Flavors: Floral, Grass, Vegetables
Another unique tea from Cameron’s Obubu Tea Farm’s collection. I’ve always been curious to try tencha, the precursor to matcha, but it’s not an easy tea to find.
The familiar smell of matcha, those deep vegetal and umami notes, greet you upon opening the pouch. The leaf looks like a typical sencha although it has more broken leaves and small particle than other Obubu teas. The steeped tea tastes indeed like matcha. Soft peat moss earthiness, umami, and assertive notes of broccoli and spinach. It tastes like a thin matcha but without the intensity and chalkiness. As someone who finds straight matcha too aggressive, I appreciated the lighter, more delicate flavor of this tencha.
Thanks Cameron for once again expanding my experience!
Flavors: Broccoli, Earth, Grass, Spinach, Umami
Been a while since I’ve posted here. Still drinking plenty of tea, just been too lazy to export my tasting notes from MyTeaPal to Steepster. I’ve already polished off nearly everything from my recent Floating Leaves order and wanted to share my impressions while still fresh in my mind.
This was the first of two Baozhong oolongs I bought from FLT. I love Baozhong but have been disappointed by a string of mediocre ones as of late. I specifically sought out Floating Leaves as they have a reputation for sourcing excellent Baozhongs. However, I can’t say I was blown away by this one. The flavor is somewhat muddled. Buttery florals, though not your usual BZ lilacs, mingled with herbaceous elements and a slightly savory underlying vegetal body. It’s not roasted yet oddly has a light amber liquor instead of green. At times, it exhibits yancha like characteristics with sandalwood and pine notes and a little spice.
All in all, this was an atypical baozhong with slightly dissonant notes that lacks the freshness and sensuous florals this kind of tea usually has.
Flavors: Floral, Herbaceous, Savory
Backlog. Another share from Cameron.
This was an exquisite tea. Soft and creamy with mellow grassy notes and a taste that’s reminiscent of mountain mist and tender spring vegetables. It develops a rich, hearty body over successive steeps while remaining well-balanced and smooth. Notes of soy milk and cream along the way before ending bright and fruity. It’s also got staying power as I was able to push it for 4 good steeps.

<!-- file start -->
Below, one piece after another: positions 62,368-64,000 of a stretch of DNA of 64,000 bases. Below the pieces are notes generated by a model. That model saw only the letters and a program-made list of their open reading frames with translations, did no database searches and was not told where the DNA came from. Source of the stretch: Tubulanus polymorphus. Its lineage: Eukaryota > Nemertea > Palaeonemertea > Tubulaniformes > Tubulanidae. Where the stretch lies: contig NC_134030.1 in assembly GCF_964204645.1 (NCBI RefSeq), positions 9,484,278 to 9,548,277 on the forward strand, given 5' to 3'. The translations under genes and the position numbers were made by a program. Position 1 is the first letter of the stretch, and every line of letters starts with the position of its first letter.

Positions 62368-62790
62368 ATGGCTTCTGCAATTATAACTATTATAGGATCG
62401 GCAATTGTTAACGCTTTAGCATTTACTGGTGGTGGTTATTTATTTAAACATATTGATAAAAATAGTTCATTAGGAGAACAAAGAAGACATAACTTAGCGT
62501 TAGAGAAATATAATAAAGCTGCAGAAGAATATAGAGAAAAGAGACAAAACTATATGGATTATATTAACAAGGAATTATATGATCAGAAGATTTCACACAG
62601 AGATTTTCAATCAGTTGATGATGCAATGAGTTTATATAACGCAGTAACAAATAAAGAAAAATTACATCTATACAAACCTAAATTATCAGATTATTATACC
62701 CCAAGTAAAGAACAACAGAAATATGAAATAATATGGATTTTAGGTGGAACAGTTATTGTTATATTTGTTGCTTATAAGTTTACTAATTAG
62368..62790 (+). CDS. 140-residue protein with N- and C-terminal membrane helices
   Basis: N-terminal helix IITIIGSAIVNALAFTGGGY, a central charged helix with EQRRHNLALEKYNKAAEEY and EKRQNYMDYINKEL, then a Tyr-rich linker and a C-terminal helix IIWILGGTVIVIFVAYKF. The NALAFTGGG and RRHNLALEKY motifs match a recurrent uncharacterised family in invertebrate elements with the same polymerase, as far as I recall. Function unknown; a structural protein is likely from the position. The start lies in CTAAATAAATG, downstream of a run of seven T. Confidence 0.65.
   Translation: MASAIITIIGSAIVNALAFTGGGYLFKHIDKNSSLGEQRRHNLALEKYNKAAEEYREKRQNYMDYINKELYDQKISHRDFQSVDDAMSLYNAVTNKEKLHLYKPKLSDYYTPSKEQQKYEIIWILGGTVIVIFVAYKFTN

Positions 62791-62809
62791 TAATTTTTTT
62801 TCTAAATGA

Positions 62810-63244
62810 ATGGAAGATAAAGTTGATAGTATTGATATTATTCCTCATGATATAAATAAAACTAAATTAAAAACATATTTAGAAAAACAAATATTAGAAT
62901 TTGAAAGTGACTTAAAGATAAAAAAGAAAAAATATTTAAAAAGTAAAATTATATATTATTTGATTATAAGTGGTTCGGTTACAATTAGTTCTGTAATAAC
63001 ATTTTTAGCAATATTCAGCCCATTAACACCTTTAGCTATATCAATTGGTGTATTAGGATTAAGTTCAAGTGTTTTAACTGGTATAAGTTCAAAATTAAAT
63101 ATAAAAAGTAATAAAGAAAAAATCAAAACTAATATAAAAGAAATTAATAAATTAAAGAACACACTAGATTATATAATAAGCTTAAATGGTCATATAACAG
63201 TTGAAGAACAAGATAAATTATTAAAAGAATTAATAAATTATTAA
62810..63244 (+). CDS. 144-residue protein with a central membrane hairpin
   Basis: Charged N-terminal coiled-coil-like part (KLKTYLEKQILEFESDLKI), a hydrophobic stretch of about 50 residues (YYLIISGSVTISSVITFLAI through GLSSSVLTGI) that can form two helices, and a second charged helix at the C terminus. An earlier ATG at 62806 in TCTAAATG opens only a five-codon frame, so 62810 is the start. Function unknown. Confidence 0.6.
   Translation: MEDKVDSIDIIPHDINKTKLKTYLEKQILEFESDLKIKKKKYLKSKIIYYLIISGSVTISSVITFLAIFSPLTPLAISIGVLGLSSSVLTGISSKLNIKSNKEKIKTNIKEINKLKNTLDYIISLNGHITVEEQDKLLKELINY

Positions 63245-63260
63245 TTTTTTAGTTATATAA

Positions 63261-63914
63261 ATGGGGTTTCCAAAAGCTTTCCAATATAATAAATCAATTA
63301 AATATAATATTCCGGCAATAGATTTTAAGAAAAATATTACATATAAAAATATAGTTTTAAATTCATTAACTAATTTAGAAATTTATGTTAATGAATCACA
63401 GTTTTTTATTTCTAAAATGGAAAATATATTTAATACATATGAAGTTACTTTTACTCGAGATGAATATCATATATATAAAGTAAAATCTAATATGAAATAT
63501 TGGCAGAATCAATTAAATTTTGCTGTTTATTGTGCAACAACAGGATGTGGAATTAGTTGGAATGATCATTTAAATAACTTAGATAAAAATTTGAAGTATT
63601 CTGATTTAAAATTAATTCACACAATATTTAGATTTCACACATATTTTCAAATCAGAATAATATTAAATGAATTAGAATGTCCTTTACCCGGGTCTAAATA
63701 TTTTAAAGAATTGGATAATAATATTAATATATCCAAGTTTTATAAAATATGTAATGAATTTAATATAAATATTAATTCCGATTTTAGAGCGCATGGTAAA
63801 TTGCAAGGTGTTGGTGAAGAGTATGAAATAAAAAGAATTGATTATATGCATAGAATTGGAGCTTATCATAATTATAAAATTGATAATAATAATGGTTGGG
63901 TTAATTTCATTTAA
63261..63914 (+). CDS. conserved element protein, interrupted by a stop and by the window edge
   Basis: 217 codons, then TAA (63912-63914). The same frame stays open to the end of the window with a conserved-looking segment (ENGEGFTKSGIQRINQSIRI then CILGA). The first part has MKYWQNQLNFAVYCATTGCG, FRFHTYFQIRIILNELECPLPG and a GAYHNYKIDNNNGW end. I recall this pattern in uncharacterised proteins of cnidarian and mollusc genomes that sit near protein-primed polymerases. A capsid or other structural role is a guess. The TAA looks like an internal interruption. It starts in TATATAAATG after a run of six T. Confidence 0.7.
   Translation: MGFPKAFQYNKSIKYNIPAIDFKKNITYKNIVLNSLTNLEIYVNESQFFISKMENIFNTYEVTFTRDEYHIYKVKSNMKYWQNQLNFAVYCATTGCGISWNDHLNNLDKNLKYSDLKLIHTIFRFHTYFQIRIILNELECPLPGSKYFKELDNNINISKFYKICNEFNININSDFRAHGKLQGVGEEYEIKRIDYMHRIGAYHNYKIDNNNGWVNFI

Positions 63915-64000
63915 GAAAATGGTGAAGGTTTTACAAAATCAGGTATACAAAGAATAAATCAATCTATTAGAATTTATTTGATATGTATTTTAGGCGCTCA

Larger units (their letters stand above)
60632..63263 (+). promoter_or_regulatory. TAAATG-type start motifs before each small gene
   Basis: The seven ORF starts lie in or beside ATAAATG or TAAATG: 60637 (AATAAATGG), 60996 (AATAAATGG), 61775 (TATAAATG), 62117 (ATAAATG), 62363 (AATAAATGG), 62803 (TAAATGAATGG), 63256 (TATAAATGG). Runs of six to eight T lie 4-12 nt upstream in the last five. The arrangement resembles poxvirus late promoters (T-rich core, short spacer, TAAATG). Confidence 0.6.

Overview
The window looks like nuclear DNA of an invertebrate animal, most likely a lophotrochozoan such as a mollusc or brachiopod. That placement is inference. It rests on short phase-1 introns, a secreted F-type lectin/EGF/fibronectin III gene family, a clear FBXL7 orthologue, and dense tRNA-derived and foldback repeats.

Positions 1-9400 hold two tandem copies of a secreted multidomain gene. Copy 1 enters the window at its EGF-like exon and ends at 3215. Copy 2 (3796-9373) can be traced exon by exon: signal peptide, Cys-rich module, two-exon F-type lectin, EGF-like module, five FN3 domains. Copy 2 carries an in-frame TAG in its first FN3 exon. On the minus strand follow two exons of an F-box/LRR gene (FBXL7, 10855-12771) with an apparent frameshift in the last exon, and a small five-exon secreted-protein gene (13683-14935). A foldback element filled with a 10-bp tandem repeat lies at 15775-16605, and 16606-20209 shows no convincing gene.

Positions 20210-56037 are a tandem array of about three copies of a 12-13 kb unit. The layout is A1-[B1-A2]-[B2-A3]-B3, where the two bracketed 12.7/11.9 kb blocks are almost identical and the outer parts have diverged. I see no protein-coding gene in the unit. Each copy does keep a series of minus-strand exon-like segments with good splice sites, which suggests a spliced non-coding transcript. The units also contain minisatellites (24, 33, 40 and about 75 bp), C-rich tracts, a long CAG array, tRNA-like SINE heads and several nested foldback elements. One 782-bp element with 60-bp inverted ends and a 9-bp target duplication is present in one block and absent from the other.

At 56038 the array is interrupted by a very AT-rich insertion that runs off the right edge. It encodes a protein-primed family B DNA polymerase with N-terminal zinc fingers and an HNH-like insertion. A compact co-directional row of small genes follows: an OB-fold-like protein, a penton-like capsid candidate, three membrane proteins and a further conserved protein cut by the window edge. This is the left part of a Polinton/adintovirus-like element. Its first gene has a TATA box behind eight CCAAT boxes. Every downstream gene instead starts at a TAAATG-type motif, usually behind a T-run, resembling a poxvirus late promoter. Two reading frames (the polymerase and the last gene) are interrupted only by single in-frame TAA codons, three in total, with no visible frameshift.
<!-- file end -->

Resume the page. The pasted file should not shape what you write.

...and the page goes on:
Flavors: Soybean, Umami, Vegetables
The last tea from my Mountain Stream order before I move on to Floating Leaves. This one turned out to be the best one of the bunch. I had a very similar Orange Blossom from Mountain Stream a couple of years ago – it might even be the same tea – and there are a few differences in this one. It’s cleaner tasting while the other was more rough around the edges with a sharper orange taste.
Grandpa steeped 1.2g in an 8oz glass using 200 F water. Dry leaf smell is very inviting and juicy. Creamy with citrusy notes of tangerine and bergamot. The brewed tea tastes like perfumery orange blossom water and apricot. The taste is evocative of baklava with its sweetness and exotic floral flavor. After topping off with boiling water, the orange fades and gives way to jasmine like florals. Doesn’t become bitter as long as you don’t overleaf.
A great scented tea if you’re looking for a citrusy floral oolong.
Flavors: Bergamot, Citrus, Jasmine, Orange Blossom
Winter 2020 picking.
Another Mountain Stream Teas oolong that had tremendous promise but didn’t quite deliver. The aroma of the tea enchants the senses with a fruity fragrance of papaya and granny Smith apple followed by buttered flowers when the leaves are placed in a warmed gaiwan. A rinse reveals more complex aromas of custard, coconut cream pie, and meadow flowers.
The brewed tea though is a pale shadow of it’s aroma. Fairly light and nondescript, with vague florals and a little fruitiness here and there. There are echos of the heady aroma but they are faint and not much if any of it comes through in the tea itself. I haven’t tried cold brewing it yet, but I suspect that like the other Mountain Stream oolongs, this too will taste better cold brewed.
Flavors: Apple, Coconut, Custard, Flowers